— F.Stein (@Steinbutt) December 3, 2016
A look at the global eel trade reveals widespread fraud
Article by TOMIO SHIDA in Nikkei Asian Review, 03 December 2016
In Japan, 9.6 tons of baby eels magically appeared in 2015
“The risk is global
In the rest of the world, poaching and the absence of reporting are seen as the same problem. Not in Japan. The concept of IUU fishing – illegal, unreported and unregulated fishing – has taken hold at international deliberations. The U.N.’s Food and Agriculture Organization in 2001 adopted an action plan to prevent, curb and eliminate IUU fishing. In 2010, the European Union introduced a policy to do the same.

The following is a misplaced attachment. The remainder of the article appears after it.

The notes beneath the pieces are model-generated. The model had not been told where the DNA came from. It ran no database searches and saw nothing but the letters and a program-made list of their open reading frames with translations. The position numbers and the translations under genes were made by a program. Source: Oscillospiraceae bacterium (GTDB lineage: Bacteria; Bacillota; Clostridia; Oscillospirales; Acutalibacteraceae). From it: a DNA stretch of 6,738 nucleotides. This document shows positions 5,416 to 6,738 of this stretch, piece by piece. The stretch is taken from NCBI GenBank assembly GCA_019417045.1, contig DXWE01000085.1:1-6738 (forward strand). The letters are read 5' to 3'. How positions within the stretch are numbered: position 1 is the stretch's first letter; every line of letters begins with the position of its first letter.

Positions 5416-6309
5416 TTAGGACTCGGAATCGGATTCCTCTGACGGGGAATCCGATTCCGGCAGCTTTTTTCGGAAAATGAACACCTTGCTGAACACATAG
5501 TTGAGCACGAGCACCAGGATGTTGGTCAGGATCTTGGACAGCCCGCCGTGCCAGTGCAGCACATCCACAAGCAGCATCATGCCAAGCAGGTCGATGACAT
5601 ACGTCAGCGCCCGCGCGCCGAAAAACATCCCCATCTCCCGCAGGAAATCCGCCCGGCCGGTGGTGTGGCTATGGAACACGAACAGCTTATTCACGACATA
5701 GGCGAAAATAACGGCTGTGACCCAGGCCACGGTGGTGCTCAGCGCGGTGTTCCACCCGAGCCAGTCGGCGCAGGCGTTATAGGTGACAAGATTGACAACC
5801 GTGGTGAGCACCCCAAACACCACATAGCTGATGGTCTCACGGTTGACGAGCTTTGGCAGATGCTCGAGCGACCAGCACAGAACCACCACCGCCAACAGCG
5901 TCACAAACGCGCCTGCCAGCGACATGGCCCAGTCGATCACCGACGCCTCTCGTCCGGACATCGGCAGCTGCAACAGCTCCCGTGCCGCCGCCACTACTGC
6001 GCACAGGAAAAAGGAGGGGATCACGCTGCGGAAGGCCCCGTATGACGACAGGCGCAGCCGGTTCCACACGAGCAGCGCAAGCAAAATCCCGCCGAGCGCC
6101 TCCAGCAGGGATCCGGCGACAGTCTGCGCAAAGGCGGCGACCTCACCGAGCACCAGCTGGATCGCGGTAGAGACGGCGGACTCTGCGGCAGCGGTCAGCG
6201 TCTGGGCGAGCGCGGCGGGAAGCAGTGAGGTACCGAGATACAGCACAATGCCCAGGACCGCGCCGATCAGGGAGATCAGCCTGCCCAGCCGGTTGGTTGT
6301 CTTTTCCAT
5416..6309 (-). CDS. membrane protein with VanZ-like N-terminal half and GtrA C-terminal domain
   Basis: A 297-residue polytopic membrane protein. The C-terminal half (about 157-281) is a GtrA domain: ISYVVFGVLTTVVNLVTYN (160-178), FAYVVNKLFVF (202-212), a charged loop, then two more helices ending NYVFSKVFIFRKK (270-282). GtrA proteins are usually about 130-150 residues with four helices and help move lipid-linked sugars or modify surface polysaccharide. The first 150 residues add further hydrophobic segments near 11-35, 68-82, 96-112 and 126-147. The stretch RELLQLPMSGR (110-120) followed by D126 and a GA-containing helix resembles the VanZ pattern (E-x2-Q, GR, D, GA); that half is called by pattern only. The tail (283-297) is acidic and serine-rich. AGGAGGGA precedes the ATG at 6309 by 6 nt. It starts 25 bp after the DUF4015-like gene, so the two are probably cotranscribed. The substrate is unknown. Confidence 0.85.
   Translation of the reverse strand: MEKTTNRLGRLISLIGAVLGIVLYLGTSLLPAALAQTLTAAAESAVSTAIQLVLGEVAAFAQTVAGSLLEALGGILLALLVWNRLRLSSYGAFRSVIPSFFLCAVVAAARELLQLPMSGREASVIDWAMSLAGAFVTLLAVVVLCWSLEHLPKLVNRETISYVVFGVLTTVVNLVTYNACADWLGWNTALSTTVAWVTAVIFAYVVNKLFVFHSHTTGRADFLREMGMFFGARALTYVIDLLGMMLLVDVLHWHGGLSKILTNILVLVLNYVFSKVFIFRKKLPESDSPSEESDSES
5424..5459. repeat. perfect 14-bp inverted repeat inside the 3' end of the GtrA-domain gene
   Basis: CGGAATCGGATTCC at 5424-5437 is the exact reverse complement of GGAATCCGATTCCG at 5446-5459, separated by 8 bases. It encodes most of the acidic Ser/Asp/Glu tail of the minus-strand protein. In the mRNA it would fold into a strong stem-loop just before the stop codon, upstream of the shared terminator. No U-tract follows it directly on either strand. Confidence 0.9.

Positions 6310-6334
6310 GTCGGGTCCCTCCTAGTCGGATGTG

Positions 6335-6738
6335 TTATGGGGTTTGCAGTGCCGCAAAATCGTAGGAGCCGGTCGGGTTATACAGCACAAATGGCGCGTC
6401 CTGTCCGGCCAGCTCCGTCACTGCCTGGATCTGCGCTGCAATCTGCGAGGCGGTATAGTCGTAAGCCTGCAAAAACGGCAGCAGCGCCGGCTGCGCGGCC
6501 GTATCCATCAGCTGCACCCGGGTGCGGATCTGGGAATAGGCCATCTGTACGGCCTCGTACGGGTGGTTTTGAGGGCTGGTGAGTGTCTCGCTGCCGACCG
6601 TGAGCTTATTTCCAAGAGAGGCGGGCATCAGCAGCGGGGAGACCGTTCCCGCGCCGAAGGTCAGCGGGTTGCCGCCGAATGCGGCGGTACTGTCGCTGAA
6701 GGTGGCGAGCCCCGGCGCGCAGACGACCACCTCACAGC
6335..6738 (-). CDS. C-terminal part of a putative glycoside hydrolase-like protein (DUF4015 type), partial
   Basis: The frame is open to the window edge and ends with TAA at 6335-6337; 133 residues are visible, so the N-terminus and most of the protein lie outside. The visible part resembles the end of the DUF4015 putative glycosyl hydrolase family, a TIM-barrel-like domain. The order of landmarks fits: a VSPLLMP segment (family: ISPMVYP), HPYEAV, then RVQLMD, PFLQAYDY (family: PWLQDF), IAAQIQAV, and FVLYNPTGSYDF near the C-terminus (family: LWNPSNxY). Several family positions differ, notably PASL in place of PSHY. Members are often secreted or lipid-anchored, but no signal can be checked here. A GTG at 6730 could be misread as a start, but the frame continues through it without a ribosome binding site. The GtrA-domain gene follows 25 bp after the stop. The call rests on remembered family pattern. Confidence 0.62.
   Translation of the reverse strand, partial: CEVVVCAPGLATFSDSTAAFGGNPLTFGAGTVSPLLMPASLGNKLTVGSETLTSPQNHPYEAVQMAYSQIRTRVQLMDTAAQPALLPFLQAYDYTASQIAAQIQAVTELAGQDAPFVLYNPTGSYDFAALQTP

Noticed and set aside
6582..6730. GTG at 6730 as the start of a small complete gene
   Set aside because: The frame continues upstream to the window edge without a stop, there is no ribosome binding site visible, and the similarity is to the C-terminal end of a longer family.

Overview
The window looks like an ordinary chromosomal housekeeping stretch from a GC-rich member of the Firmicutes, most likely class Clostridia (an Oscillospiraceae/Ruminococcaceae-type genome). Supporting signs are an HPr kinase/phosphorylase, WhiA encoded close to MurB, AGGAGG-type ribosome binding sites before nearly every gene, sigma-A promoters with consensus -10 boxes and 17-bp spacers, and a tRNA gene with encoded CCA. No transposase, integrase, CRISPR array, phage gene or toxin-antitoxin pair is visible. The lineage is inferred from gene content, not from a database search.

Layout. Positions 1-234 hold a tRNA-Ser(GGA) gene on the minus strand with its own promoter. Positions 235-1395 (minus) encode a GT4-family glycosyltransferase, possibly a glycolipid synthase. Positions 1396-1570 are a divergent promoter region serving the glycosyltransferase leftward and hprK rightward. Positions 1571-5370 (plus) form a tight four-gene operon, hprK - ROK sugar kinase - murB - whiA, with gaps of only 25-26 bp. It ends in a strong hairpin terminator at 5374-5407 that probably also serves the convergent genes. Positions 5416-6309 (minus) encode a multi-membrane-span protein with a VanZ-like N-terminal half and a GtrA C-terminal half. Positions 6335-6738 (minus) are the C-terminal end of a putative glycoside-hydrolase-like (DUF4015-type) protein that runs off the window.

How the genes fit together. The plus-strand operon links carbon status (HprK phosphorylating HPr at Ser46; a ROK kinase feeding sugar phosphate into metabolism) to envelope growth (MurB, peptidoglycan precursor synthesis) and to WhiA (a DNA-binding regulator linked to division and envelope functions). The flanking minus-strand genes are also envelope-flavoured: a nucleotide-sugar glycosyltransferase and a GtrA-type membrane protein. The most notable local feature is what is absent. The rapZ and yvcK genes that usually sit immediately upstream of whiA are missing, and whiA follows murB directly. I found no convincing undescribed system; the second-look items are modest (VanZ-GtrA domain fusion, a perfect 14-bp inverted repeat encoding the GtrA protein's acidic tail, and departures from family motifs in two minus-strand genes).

The EU warns countries suspected to be involved in the practice and bans the distribution of fishery products – even processed ones – that result from IUU practices. However, these bans only take effect if the countries under suspicion show no progress in addressing the matter.
Other international bodies are tuning into the eel problem. The International Union for the Conservation of Nature and Natural Resources has designated the Japanese eel as an endangered species. It has also noted that IUU fishing of glass eels makes it difficult to properly analyze and manage fishery resources.”
Read full article on Nikkei Asian Review